Tucked away near the church, in the picturesque town of Bampton, Erin Singleton, a perceptive artist, has mounted a thought-provoking exhibition on the 1930s through to the 1960s. Using wood, paint and different printing techniques, she selects found objects, coins, buttons, photographs and games, to create her assemblages that represent chance and mutability. Her ‘family’ series illustrate changing fashions in the domestic scene with disturbing intimations of gambling, drinking and abuse. Erin’s grandmother was very strict with her children, hence the tiny but cruel clothes hangers. Each collage features a paper bird affected by time; the first one is pure and perfect, while the wings of the second bird are singed, indicating wear and tear, History and nostalgia infuse this exhibition. In her greeting cards Erin plays with pop, propaganda slogans and advertising as “pin-up girls and suburban housewives take centre stage . . . during a time of great social upheaval and political unrest”. In one of ‘The War Girls’ series, reminiscent of propaganda war posters, a sexy silhouette of a girl leans provocatively against a dartboard with the text ‘keep ’em firing!’ showing her to be the real target.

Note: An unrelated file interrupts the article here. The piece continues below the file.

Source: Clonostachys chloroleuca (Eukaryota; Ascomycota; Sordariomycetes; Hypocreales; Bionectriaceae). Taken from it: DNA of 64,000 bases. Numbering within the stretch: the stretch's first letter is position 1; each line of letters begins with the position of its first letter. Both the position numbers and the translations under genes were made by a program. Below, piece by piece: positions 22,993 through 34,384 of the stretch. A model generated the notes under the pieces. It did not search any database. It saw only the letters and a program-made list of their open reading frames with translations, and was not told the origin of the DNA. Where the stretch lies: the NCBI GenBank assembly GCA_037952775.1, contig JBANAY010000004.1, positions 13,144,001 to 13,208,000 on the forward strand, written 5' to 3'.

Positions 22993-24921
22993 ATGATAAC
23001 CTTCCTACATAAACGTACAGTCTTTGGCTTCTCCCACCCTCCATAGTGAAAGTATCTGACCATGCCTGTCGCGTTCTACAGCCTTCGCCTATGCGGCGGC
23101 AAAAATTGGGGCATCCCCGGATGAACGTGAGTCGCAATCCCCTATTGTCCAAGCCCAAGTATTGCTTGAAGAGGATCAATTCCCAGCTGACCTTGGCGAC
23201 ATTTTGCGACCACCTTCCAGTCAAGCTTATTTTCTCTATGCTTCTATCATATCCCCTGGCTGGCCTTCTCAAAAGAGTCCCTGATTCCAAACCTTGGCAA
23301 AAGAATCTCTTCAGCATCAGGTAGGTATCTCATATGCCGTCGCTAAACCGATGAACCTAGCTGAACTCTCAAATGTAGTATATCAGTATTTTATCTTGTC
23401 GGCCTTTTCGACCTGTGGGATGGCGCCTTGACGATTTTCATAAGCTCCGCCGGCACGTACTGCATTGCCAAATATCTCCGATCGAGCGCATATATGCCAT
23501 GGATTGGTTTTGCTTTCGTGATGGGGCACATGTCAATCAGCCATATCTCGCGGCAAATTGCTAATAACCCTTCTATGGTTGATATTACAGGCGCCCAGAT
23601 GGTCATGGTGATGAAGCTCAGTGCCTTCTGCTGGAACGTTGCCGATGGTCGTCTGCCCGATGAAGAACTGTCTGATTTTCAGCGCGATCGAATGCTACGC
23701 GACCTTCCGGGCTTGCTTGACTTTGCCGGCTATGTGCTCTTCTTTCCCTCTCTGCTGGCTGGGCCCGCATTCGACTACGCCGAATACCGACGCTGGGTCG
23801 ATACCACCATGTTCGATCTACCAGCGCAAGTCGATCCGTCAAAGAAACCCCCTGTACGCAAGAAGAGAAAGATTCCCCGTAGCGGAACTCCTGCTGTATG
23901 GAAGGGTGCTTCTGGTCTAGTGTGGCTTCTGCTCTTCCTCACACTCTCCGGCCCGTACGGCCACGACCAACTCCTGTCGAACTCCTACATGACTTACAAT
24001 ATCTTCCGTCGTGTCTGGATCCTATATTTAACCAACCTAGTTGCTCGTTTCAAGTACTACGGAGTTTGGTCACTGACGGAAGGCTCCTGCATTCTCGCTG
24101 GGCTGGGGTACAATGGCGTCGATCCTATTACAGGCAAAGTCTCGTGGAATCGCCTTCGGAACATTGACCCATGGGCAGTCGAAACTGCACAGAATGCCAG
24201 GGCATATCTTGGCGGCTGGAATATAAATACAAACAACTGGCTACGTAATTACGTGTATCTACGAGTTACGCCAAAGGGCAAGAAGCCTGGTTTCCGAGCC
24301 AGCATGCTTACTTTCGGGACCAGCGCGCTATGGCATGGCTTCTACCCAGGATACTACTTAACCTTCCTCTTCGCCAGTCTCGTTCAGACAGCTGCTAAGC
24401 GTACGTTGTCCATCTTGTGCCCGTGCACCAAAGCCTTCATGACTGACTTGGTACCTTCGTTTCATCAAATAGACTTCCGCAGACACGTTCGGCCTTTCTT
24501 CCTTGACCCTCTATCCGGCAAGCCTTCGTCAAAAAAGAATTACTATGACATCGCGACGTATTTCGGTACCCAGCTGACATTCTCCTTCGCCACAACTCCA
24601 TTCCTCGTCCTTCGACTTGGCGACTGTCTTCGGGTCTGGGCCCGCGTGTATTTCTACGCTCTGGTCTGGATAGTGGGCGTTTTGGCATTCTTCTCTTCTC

As an American living in Britain, Erin combines these two cultures. Her assemblage, entitled ‘come find me’, conveys travel, chance and the search for home. A toolbox, divested of its lid, displays birds flying over an old map of Britain superimposed on one of Iowa, while a cut-out picture-book rabbit vainly tries to blow a tune on an old tin oil-can just out of reach; all this against the background of random draught pieces and bingo numbers. For one of her necklaces four imperfect turquoise circles, made of polymer clay, are suspended on a silver wire, bringing to mind the circularity of history, while her whimsical crochet mug-holders remind us that women continue to enjoy age-old crafts like sewing and painting in social and creative ways. Those who visit Bampton for its history and for its association with Downton Abbey will enjoy this intriguing exhibition.

Vesey Room Gallery, Bampton Library, until August 28. Mondays 2.30-4.30pm, Tuesday and Wednesday 10am-4.30pm, Thursday 2.30-4.30pm, Friday 4.30-6.30pm, Sundays 10am-4.30pm.